Findings of fact concerning societal-wide media addiction may just be of such saddening and pitiful flavour that it leaves no room for philosophical treatment.
Palpably absourd, Odell may have wisely chosen not to attempt a comment. Unresolved, confusion takes over. Neither technical expertise in the digital realm, nor serious philosophical treatise nor pragmatic action can be found in this work.

Markedly chapter six reeks of ignorance, where she confounds free software and open-source software [O19, p. 171], fantasizes about non-centralized federated networks despite how they always seem to gain a centre and quotes an atrocious appropriation of GitHub monopoloy [O19, p. 173].
A constant barrage of namedropping the ever-vague, declared-as-omnipotent “algorithm” further calls into question the sincerity at play: after declaring acceptance for the existence of technology in the first few pages, Odell doesn’t seem interested in the engineering or technical properties of digital systems anymore. Reminiscent of how Wau Holland (CCC) engaged with the digital realm but to connect souls trapped in their self-imagery as a nerd [MS20 [3]], the computer appears more an obstacle to contemplate the human condition than a matter to pay inherent interest to.
In the final chapter, “Manifest Dismantling”, one truly feels she isn’t at all interested in digital technology: all of social media she only uses as a vehicle, a sparingly cited example, to further her nature-loving, empathetic and humble beliefs.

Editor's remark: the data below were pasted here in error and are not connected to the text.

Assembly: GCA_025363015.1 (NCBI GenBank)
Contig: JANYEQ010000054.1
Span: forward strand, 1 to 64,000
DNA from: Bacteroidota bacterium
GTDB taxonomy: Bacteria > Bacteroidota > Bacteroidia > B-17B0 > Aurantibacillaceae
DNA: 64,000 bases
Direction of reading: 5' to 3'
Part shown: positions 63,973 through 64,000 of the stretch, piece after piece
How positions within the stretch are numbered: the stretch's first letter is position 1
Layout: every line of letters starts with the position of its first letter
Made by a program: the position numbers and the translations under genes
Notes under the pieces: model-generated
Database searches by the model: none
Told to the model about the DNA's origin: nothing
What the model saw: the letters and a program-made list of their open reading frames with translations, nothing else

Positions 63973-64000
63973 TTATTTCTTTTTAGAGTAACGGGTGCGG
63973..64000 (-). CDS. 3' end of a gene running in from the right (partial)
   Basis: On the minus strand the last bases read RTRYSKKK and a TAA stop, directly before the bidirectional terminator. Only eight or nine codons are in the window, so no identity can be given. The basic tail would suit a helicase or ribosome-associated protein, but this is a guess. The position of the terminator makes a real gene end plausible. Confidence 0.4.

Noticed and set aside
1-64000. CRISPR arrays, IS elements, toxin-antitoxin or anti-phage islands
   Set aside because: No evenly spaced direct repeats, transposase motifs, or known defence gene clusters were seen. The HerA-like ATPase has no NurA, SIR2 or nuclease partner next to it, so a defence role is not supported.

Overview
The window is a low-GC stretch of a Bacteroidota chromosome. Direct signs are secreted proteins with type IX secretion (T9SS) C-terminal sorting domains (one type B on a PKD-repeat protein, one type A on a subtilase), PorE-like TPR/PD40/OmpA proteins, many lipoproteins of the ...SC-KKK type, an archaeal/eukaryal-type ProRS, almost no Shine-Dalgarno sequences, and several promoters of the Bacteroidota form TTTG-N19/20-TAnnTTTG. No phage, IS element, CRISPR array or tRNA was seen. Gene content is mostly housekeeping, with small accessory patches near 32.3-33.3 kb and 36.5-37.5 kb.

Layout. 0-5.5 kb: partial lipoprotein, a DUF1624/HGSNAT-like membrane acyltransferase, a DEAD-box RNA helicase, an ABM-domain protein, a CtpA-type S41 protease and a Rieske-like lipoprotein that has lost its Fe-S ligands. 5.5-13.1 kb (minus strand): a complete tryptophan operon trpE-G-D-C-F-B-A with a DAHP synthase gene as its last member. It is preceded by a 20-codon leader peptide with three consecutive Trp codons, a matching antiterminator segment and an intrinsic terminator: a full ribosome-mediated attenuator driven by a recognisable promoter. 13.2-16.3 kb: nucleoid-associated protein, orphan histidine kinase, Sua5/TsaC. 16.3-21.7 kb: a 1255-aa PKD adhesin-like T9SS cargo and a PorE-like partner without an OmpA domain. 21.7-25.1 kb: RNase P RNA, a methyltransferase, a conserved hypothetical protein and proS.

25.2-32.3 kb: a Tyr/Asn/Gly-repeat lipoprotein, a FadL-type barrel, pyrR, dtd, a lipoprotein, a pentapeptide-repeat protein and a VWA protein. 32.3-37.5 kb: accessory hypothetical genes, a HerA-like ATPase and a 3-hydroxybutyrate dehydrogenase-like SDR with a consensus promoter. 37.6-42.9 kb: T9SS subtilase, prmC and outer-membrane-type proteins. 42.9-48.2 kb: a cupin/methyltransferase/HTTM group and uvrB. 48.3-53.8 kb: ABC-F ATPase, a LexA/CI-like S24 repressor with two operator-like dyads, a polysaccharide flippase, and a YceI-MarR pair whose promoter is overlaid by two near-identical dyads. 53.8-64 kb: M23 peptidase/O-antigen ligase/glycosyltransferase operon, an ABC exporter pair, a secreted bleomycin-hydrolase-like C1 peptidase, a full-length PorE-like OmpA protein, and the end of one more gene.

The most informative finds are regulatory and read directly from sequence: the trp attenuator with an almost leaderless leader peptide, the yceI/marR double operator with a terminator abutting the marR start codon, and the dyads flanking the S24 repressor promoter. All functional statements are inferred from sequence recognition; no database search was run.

Nothingness, even in its mild interpretation, however, isn’t embodied by the author: even when Odell goes out to enjoy nature, she takes her phone with her to let an AI assistant claim the vegetation’s names and fumbles [O19, p. 144] herself to a justification by claiming to get more connected to the landscape by knowing the atomizing nomenclature in such mediated fashion. In the same breath, wild claims about the indispensability of the thought-whollistic connectiveness of every individual to the entire cosmos are put forward.
In its own admission an essay, How to Do Nothing collects the thoughts and impressions of a woman in destitute facing the present state of the world; be it climate change, American privilege or (social) media monopolies.

Odell’s work may fall victim to the cruelest of fates, it itself being a mere feel-good retreat [O19, p. 33]. A short escape, a regime, a retreat⸺but destined again to land in the vicious capitalist system which bore attention-deafening news conglomerates and is critized with such vigour. After all, her book is touted a bestseller.
In a cynic’s tongue, doing nothing may just be better described as observing something and saying nothing.

In essence, How to Do Nothing is an eloquent diary of a woman troubled by the common quibbles of this century and her half-hearted attempts to resolve them.
Especially a European audience is better off touching grass; without a guide.

Footnotes

  1. [O19] Jenny Odell: “How to Do Nothing ; Resisting the Attention Economy”. Melville House, 2019. ISBN: 978-1-61219-855-2
  2. [O24] Jenny Odell: “How to Do Nothing” (talk). Tübingen, 2024-05-29. Online (event notice; no recording exists): https://uni-tuebingen.de/universitaet/campusleben/veranstaltungen/veranstaltungskalender/termindetails/article/how-to-do-nothing-resisting-the-attention-economy/ [2024-05-09]
  3. [MS20] Klaus Maeck, Tanja Schwerdorf: “Alles ist Eins. Außer der 0.” (movie). 2020. Online (movie homepage): https://allesisteins.film/ [2024-07-06]
Jonathan Frech's blog; built 2024/07/06 12:42:51 CEST